Hello Readers…it’s Elda again. Today, for time related reasons I will just copy-paste one of my favorite articles regarding what makes a good conversation.
As a radio host, Celeste Headlee has engaged in her fair share of discussions, and she’s thought a lot about how to bring out the best in a conversational counterpart. One thing she likes to say: A good conversation is like a game of catch. Huh? She explains.
How do you go beyond small talk to have a meaningful conversation with somebody?
Not every single conversation that you have is going to be in-depth and serious. And that’s okay! You should relax. Eventually, while you’re sitting there talking small talk, something’s going to pique your interest, or something’s going to catch their interest, or they’re going to say, “Wait, what did you just say?” Or, “Why is it that way?” And someone’s going to ask a question, and it’s going to lead you further into deeper subject matter. So it will happen, if there’s something there to talk about. Otherwise, be on your way — let it go.
What about that awkward silence when you don’t know what to say next?
By the time that you’re thirsty, you’re already dehydrated. So by the time you’ve reached an awkward silence, something’s already gone wrong. But it’s not too late! Very often, an awkward silence comes because either you weren’t listening or they weren’t listening, and therefore, you guys have kind of meandered off-topic to where you’re at the opposite ends of a football field. The way to fix that is to say, “You know what, I’m sorry, I got totally distracted. Where did we start? Can you help me out here? I was just following a train of thought about Cheetos, and I got totally lost.”
What should you do when it is very clear from body language that the other person is not listening?
End it. Again with the game of catch. That’s the equivalent of me taking a ball and throwing it over my shoulder instead of to you. Why would you want to keep playing? You have to have an equal partner in a conversation. Otherwise, walk away.
You make the case that all experiences are not equal. Are you saying that empathy is not useful in a conversation? What should people do instead?
People always push back on this topic. Now, I’m not a psychiatrist or a psychologist, but I believe that most of us are motivated by empathy. You’re with your friend, and you want to say, “Oh, I do understand you, because I’ve been through something similar.”
But the truth is, you haven’t — you haven’t been through something the same. You maybe have gone through something kind of similar, but the fact of the matter is that you’re a different person from your friend — so even if it was the exact same experience, even if you both almost went down on the Titanic, the way you experienced that is completely different. And these situations are most likely totally different.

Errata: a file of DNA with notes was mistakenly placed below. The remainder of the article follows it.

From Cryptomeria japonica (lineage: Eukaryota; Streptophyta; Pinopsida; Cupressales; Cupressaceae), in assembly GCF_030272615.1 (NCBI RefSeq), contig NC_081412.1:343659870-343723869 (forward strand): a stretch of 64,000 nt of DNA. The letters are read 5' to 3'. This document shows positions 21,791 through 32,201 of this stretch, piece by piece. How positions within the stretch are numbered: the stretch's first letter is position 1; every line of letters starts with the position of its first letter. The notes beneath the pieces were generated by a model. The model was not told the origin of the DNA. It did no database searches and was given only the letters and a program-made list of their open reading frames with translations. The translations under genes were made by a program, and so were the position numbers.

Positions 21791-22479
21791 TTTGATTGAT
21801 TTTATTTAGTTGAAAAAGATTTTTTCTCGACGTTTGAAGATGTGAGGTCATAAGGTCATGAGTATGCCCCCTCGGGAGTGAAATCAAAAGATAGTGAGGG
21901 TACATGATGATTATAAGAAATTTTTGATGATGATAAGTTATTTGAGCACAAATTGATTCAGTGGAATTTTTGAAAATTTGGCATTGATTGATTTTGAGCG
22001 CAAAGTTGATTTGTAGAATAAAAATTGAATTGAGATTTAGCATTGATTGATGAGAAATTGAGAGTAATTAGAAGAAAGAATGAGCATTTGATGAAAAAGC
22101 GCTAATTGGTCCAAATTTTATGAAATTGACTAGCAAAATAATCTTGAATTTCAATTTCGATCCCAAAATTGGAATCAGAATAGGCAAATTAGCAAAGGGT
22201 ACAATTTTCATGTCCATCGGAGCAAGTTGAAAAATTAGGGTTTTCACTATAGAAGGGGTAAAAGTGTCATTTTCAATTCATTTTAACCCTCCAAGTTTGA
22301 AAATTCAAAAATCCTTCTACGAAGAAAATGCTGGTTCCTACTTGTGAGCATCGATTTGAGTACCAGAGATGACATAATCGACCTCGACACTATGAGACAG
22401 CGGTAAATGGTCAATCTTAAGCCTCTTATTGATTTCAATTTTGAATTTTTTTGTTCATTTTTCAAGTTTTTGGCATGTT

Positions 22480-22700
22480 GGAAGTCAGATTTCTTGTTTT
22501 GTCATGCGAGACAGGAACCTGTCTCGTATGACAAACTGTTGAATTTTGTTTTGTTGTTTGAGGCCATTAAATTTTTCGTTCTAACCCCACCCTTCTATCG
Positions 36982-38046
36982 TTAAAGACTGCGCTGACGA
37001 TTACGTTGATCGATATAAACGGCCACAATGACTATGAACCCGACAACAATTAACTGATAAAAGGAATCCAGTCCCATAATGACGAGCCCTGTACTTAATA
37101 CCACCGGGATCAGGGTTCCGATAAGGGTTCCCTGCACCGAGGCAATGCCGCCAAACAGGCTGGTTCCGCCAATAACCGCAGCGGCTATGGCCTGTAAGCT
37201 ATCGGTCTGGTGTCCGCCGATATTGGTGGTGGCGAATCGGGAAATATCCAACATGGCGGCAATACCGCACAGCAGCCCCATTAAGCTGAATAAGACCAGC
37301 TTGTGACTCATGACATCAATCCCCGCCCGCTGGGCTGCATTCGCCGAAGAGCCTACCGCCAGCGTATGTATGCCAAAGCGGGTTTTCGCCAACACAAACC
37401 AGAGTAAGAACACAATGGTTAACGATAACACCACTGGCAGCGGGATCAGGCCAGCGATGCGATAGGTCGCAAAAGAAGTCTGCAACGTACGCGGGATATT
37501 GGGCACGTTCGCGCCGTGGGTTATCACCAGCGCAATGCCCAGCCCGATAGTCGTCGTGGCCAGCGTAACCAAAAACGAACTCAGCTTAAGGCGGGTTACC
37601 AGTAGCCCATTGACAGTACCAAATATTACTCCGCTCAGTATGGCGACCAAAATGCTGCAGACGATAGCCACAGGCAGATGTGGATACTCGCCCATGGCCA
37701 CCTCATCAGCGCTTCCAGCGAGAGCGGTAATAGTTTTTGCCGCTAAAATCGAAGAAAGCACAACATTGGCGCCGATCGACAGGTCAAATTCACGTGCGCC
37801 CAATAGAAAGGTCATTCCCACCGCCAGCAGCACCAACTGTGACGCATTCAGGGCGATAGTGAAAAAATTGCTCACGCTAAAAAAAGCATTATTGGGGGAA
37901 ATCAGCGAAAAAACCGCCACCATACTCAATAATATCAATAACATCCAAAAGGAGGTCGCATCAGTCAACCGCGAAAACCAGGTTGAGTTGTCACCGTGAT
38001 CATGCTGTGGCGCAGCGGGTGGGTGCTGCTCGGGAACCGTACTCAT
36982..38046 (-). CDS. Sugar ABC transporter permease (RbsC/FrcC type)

So although it feels to you like you’re reaching out and giving empathy, what’s happening is that you’re talking about yourself again.
So you shouldn’t say, “I know how you feel”?
That’s the worst. You don’t know how they feel. They’re confiding in you, and all they want you to do is listen to them and say, “Wow, that sounds awful. There’s no way for me to understand what you’re going through, but you tell me what you need.”
What do you think is stopping people from having better, more meaningful conversations?
The elephant in the room is obviously polarization, and this is true not just in the United States, but I think Brexit and the migrant crisis in Europe tell us that it’s happening all over the world. Oftentimes we’ll enter into a conversation, and somebody will say, “I’m voting for Trump in the fall.” Conversation over. You immediately say, “Nothing this person says is something I want to listen to, they have nothing to teach me,” and you end the conversation. And if the conversation does continue, you’re not actually listening to them.
That’s what is often ending conversations now. We have stopped talking to people that we disagree with. We basically want to be able to curate and edit our conversations the same way that we curate and edit our social media. If we’re talking to somebody that we don’t want to hear from, we want to unfollow them like we do on Twitter.
The problem with that is that everybody knows something that you don’t. And so if you are stopping all of those conversations and only speaking with people who have similar experiences and opinions, you’re not going to grow, ever, and you won’t change your mind or your opinion.
They used to tell us, don’t talk about religion and politics. The problem today is that everything is religion and politics.
Read the full article here : https://ideas.ted.com/how-a-great-conversation-is-like-a-game-of-catch/